Iannone and Meredith, both parents of children with Down syndrome, recognized that expectant mothers with a prenatal diagnosis face some unique challenges that were not being specifically addressed in current literature. The authors understand the sense of isolation and grief after receiving a diagnosis and the sense of empowerment and validation that comes from understanding the condition.

The pregnancy book has been reviewed by expectant mothers, prominent leaders in the Down syndrome community, and a distinguished team of medical professionals, including Dr. Brian Skotko, a Clinical Genetics Fellow at the Children’s Hospital Boston, and Dr. Harish Sehdev, a perinatologist and Director of the Prenatal Diagnosis Unit at Pennsylvania Hospital. Other professionals on the review team included obstetrician Dr. Joann Richichi, cardiologist Dr. Kan Hor, genetic counselor Cam Brasington, and breastfeeding specialists Dr. Sarah Riddle and Dr. Sheela Geraghty.

“This publication goes beyond just being a very useful resource for couples; it also has a very human side that comes through openly and compassionately. This book points out many important thoughts that I express to my patients …. The more information that a couple has, the better prepared they are to make it comfortable and enjoyable for their family.” — Dr. Harish Sehdev, perinatologist and Director of the Prenatal Diagnosis Unit at Pennsylvania Hospital.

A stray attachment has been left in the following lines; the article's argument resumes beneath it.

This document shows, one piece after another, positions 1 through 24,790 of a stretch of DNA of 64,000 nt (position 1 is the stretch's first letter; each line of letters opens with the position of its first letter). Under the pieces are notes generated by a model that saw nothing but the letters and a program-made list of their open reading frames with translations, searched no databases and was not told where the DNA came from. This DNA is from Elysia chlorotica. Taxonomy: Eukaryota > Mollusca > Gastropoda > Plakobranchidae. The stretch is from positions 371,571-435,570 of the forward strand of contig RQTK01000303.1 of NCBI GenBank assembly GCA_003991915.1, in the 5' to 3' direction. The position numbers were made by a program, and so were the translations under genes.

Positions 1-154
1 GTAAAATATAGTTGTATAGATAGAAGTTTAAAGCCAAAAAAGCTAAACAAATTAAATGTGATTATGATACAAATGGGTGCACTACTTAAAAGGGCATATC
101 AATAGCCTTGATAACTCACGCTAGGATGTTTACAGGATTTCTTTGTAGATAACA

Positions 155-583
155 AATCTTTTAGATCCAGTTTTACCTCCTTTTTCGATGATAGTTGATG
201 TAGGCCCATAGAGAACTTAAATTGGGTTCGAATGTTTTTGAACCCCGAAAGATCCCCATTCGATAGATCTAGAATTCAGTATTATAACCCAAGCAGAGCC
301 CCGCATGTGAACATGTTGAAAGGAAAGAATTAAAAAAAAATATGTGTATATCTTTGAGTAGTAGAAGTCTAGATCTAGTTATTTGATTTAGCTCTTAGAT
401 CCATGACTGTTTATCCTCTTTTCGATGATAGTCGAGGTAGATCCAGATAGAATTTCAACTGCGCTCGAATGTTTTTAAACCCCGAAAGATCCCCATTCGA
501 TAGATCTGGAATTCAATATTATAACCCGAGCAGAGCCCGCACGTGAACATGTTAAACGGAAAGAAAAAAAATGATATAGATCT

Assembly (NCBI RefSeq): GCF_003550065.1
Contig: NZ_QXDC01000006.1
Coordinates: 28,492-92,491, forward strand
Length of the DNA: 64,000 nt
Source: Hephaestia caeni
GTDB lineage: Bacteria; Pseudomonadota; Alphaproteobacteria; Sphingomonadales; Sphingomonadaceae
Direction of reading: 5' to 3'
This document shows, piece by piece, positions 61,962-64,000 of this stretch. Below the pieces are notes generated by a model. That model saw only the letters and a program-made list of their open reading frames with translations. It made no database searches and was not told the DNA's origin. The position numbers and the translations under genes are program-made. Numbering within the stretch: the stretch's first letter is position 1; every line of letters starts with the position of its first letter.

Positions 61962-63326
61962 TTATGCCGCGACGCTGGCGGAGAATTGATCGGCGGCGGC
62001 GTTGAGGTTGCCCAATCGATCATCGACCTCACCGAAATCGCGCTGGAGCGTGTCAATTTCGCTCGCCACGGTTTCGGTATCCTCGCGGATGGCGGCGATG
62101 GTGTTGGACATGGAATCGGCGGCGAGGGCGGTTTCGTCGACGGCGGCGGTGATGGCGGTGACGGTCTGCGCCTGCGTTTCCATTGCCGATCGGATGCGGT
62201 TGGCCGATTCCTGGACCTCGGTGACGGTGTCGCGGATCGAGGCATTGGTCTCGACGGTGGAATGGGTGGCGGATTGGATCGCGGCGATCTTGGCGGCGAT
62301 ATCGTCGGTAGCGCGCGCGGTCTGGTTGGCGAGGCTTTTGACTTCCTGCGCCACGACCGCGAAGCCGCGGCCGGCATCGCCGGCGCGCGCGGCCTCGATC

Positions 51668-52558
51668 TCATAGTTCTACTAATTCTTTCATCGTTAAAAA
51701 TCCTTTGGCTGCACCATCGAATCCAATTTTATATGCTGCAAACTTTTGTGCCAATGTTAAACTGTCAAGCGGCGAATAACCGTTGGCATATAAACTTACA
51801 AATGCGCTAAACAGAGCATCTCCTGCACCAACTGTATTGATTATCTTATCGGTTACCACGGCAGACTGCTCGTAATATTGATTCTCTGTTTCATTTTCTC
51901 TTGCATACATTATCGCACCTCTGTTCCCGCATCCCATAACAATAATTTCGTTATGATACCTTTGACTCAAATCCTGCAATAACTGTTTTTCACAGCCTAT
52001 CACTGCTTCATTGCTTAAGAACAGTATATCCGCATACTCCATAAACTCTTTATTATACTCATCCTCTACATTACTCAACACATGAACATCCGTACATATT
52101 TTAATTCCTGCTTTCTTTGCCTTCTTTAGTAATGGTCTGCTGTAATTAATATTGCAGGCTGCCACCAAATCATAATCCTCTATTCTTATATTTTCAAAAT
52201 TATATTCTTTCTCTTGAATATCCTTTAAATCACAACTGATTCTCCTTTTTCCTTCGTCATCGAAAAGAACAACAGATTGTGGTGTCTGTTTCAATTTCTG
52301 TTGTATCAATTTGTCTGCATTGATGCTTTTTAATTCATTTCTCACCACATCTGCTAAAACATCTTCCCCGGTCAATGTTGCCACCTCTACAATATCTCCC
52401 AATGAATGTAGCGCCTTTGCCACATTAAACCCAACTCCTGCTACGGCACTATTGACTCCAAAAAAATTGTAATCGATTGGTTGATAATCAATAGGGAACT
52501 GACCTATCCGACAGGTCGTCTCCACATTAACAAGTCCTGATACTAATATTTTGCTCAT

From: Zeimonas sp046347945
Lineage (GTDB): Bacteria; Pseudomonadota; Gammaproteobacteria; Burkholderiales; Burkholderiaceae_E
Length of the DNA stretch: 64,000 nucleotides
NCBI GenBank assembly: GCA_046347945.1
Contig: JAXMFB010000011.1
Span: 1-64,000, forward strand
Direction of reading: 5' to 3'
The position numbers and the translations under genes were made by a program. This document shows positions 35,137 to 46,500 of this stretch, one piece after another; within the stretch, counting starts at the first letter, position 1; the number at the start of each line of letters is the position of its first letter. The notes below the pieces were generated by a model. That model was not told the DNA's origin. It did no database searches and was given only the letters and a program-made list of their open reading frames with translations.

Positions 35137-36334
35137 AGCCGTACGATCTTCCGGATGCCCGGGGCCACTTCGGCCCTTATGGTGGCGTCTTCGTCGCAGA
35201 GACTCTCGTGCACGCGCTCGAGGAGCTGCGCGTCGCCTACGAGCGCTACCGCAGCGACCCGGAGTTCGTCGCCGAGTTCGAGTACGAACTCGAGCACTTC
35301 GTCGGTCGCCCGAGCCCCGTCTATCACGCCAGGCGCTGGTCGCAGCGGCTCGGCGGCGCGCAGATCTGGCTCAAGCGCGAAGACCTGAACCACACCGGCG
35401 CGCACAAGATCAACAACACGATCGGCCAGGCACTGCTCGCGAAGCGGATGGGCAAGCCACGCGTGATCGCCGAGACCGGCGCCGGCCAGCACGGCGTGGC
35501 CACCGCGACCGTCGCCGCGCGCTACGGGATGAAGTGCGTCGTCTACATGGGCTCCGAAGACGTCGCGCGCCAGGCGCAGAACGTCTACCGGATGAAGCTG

The audience of the book is specifically expectant mothers who are continuing a pregnancy; the book is not appropriate for women who are still weighing options about their pregnancy.

About DownSyndromePregnancy.org

Down Syndrome Pregnancy, Inc. is a New Jersey non-profit corporation whose purpose is to provide information and support to expectant parents waiting for the birth of a baby with a diagnosis or increased chance of Down syndrome, and the local Down syndrome groups that serve them.

The organization’s website, DownSyndromePregnancy.org, hosts an interactive blog and the book as a free, downloadable guide for expectant mothers. All materials are geared to non-political, honest, compassionate and informative support for those in post-diagnosis pregnancy or waiting until birth for a confirmed diagnosis.

The board of trustees for Down Syndrome Pregnancy, Inc. includes Down syndrome community leaders from all over the nation who provide direct support for expectant parents.

Trustees of Down Syndrome Pregnancy, Inc.

Melissa Kline Skavlem, President (Cincinnati, Ohio)
Stephanie Meredith, M.A., Senior Vice-President (Atlanta, Georgia)
Amy Geoffroy, Senior Vice-President (Central New Jersey, relocating to Oregon)
Sarah Hartway, R.N., M.S., Vice-President (Denver, Colorado)
Heather A. Trammell, Treasurer (Northern Virginia)
“Nancy” Iannone, B.A., J.D., Secretary and Executive Director (Southern New Jersey)